Published: December 19, 2017
Review by Madelia Hickman Ring, Photos Courtesy of The Trustees of Reservations
BOSTON and HARVARD, MASS. – Fruitlands Museum in Harvard is presenting a collaborative exhibition of handcrafted works made by 13 master craftspeople from North Bennet Street School that are shown alongside historic works that served as inspiration for the craftspeople who made them. All the historic works are pieces of furniture hand selected from historic houses operated by the Trustees of Reservations.
The exhibition, on view through March 25, provides an opportunity for the Trustees of Reservations to highlight furniture from its permanent collection while simultaneously demonstrating what historic works and craft traditions mean to graduates and instructors from Boston’s acclaimed North Bennet Street School.
While some of the North Bennet Street School craftspeople recreated historical pieces in modern ways, other craftspeople demonstrated their inspiration in different ways. Some, like Dan Faia, showcased individual decorative elements of a piece when he was inspired by the sunflowers of a Seventeenth Century Connecticut sunflower chest to create a three-dimensional sunflower still life. Paula Garabino modernized a common form, the tilt top table, by creating one with modern lines and dynamic inlay and veneers. Robert Miller was inspired by a group of Moorish nesting tables that spoke of their original owners’ love of travel.
Others made new forms inspired by old pieces. Lance Patterson combined the elegant lines of a historic form with his personal love of music to make hinged-top music stands that pay tribute to a Grecian card table. Matt Huffman adapted a mass-produced folding chair with the minimalist aesthetic of Shaker furniture to create a stylish chair suitable for any contemporary environment. Ellen Kaspern imbued a symbol of the North Bennet Street School, a lantern, with pear branches, referencing both a cherished childhood memory and twig-form furniture made in New England in the early Twentieth Century.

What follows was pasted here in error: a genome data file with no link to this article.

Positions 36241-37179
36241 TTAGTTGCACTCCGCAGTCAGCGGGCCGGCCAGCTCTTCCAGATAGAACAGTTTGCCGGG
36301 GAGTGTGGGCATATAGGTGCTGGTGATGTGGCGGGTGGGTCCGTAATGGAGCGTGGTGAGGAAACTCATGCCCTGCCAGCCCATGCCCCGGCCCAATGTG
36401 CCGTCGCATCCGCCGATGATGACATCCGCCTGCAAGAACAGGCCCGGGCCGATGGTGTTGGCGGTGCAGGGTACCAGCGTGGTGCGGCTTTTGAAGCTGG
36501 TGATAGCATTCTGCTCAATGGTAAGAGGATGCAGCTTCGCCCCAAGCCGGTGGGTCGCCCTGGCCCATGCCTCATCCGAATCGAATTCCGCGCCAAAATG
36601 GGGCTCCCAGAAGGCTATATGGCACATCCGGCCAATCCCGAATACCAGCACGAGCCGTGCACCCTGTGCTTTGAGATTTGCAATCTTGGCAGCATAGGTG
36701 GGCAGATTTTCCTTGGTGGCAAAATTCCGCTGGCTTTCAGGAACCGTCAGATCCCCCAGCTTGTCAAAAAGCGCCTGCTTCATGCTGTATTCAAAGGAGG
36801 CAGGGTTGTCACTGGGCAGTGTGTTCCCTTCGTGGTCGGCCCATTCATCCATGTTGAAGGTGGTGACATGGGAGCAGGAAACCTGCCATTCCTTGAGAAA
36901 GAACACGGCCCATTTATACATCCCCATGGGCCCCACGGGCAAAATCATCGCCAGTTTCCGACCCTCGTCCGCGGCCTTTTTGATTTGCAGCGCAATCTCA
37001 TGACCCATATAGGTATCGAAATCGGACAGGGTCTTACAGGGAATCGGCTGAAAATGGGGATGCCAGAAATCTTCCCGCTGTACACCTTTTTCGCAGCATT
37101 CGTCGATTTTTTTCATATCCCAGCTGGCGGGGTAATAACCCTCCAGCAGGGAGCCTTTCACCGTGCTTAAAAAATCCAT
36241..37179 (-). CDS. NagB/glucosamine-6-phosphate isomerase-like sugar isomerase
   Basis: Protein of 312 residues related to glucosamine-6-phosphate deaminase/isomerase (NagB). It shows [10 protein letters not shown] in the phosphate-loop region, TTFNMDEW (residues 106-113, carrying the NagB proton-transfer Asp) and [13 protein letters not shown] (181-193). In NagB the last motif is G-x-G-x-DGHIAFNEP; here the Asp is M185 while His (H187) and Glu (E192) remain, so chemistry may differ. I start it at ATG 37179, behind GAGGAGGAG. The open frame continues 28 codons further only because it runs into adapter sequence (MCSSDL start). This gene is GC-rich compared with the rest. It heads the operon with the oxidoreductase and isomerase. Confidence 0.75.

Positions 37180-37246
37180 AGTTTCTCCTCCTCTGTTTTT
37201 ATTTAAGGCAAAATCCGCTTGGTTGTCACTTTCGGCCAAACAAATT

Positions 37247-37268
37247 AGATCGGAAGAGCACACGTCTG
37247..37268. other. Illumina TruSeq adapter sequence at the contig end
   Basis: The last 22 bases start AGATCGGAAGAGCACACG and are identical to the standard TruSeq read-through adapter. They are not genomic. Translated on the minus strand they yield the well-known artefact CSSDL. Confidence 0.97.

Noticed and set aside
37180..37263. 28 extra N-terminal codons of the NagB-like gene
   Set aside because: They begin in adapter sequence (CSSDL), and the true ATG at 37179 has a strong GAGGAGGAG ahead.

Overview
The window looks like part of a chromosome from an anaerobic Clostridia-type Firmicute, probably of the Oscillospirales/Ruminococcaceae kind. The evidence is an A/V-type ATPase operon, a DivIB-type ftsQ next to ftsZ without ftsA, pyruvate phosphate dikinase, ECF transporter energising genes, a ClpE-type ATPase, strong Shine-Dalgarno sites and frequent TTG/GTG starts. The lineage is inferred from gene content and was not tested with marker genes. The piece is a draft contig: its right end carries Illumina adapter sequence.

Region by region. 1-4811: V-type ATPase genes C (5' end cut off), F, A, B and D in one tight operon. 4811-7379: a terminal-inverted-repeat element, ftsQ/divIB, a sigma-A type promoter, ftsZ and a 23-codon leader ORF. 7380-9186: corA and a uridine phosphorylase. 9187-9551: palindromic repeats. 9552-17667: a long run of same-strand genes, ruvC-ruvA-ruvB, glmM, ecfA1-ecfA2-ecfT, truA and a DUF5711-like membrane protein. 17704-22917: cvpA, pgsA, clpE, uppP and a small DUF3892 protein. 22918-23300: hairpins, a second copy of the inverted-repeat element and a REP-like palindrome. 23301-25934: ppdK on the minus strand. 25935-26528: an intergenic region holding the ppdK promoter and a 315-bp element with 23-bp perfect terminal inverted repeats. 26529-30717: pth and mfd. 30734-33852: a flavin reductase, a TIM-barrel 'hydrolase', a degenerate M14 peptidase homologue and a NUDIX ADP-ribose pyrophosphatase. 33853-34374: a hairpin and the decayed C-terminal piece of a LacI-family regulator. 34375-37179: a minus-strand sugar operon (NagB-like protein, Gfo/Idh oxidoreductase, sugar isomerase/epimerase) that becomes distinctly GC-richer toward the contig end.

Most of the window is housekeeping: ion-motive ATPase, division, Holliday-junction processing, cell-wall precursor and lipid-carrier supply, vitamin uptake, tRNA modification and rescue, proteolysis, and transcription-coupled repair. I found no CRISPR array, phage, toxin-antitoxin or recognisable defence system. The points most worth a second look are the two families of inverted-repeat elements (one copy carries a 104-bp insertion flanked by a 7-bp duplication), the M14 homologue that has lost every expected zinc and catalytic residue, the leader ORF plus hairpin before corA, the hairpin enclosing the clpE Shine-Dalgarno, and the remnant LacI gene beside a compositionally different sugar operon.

“We are so pleased to be working with North Bennet Street School on this unique exhibition,” said Christie Jackson, senior curator for the Trustees of Reservations. “The process of curating this has truly been a conversation, where we are exploring the stories of these historic objects, discovering the ways they were crafted, and creating a new dialogue between old and new with contemporary interpretations created by these talented craftsmen. Through these conversations, we are celebrating and sharing the rich tradition of furniture making in New England that continues to this day.”
“We’re very excited to be a part of this exhibit, as there’s a shared appreciation of cultural heritage between our organization and the Trustees. It’s a heritage that’s not only in the past, but continues to be enriched by our generation,” said Miguel Gomez-Ibanez, president of NBSS and a featured craftsman. “There are people today who make fine furniture by hand, much like those who crafted the exquisite pieces from The Trustees collection,” he added. “These new objects are designed to endure – to last as long as the Fruitlands pieces have. Perhaps one day they’ll become heirlooms and collector’s pieces as well.”
The walls of the exhibit are hung with photographs of the North Bennet Street School craftspeople taken while they were making the pieces. Gallery labels point out the inspirations that went into each piece and highlight similarities between the old and new pieces. Many of the new pieces created for the exhibit will be available for sale by the makers. The exhibit will feature a variety of public events, talks and demonstrations at Fruitlands Museum throughout the winter and early spring.
Fruitlands Museum was acquired by The Trustees in 2016, adding a significant cultural property to the organization’s network of cultural, natural and agricultural sites around the Commonwealth. The Trustees also host exhibitions, lectures, workshops and special events at the property year-round. www.fruitlands.thetrustees.org.
Trustees Of Reservations
Founded in 1891, the Trustees of Reservations is the nation’s first, and Massachusetts’ largest, preservation and conservation nonprofit organization. Its landscapes and landmarks continue to inspire discussion, innovation and action today as they did in the past. The 116 sites it oversees are destinations for residents, members and visitors alike, welcoming millions of guests annually. www.thetrustees.org.
North Bennet Street School
One of the nation’s oldest schools for hands-on training in traditional trades and fine craftsmanship, Boston’s North Bennet Street School is internationally known for its programs and for helping students to achieve meaningful lives and livelihoods.
Fruitlands Museum at 102 Prospect Hill Road, Harvard. For additional information and a lineup of upcoming events, 978-456-3924 or www.fruitlands.thetrustees.org.
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